As most of the people in the Western World, though Peter being a devoted Christian and priest in the Church of England (Anglican Church), "pater" Owes does not have obviously clear understanding on True Christian belief system. In his complete sequelmovie he is putting on the same plane Buddhism, Mysticism and Christianity lowering truthfulness of our Christian faith to the other religions! This is no strange as this tendency is quite evident in Western European Countries (mixed Roman Catholic / Protestant countries). The previous Roman Catholic Pope himself John Paul II was for unification of all world religions not in the name of Jesus Christ but in the name of  a fake (anti-Christian) World Peace.

For Christians not aware of the existence of Ecumenical World Religious Unification movement check Ecumenism – A terrible treat to Orthodox Christianity see here.
It is great Father Peter made this video so we Christians can have a look on how a hermit christian life is like. Though the movie is so nice the general message it spreads sadly is  very much in the spirit of World Religions Ecumenism that is so popular in these days, so Christians has to be careful with that.

Hopefully after he experienced some authentic hermitage Christianity, Peter Owes spiritual eyes will re-open for the true Christian Church and faith tradition kept  in , the One Holy Apostolic Church – the Orthodox Church. I should also mention, that though Coptic Spirituality is on such a high level, Coptic Orthodox Church of Alexandria is sadly officially not  in eucharist communion with  Easter Orthodox Church due to their rejection of the Ecumenical Councils after the III-rd Ecumenical Church Council (gathering). Along with preserving a very ancient Church tradition practices in the Coptic Church, from what I've saw in further researching about Coptic Orthodox Church has a bit of inclanation in iconography towards Roman Catholicism iconography. Of course some of this Roman Catholic iconography  fragments are also evident in some of 19th century iconography in Russia, but in general in rest of Eastern Orthodox world this is much less than what I see in Coptic Church.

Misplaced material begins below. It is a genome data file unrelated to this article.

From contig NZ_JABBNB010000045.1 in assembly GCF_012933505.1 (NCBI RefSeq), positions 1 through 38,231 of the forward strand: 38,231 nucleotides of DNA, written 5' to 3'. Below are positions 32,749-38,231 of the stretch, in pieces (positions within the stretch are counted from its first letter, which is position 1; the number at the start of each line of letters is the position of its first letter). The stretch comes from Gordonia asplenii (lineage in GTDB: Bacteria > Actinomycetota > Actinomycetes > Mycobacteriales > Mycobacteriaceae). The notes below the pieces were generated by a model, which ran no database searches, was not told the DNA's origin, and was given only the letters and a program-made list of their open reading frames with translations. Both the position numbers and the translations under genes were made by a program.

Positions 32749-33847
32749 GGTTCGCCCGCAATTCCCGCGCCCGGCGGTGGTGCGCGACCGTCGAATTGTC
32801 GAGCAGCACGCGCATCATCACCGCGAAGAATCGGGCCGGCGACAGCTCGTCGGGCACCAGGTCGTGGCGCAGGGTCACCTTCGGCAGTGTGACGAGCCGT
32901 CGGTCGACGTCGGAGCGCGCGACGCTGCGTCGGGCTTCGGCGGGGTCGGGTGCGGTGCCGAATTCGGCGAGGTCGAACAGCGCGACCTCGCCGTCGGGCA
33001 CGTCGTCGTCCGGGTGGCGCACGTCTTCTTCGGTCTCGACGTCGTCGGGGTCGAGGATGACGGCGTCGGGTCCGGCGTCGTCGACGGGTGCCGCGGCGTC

Most of the belief system and feast days of Coptic Orthodox Christians is almost identical to the rest of the Eastern Orthodox Church, making our Churches core teaching identical, however we're not officially one Church in holy communion unionl.

From what I've saw also it is evident that Coptic Church adopted a lot of arts along with the Greek language for their liturgy, as they sing the Kyrie Eleison prayer in Greek = (Lord Have Mercy). Also something to be noted is some of early Christian traditions in Copts were unchanged, they make the sign of the cross (from left to right) – little similar to Roman Catholics, whether we the Eastern Orthodox Christians, make the sign of the cross from right to left – you might want to see at my previous article why Orthodox Christians make the sign of the Cross different from Roman Catholics.

In any means, I'm mostly thankful to God will blessing me to have a look at the Cave of Saint Anthony  – where he spend most of his life and the Great monastic life they still thankfully lead in this spiritual cloister  ! I also hope my little post will be of help of people searching for Authentic Christianity and interested to strengthen their faith.

Here is the Church prayers saint Anthony the Great Glorification Hymns (Troparion and Kontaktion) as we sing them in the Eastern Orthodox Church: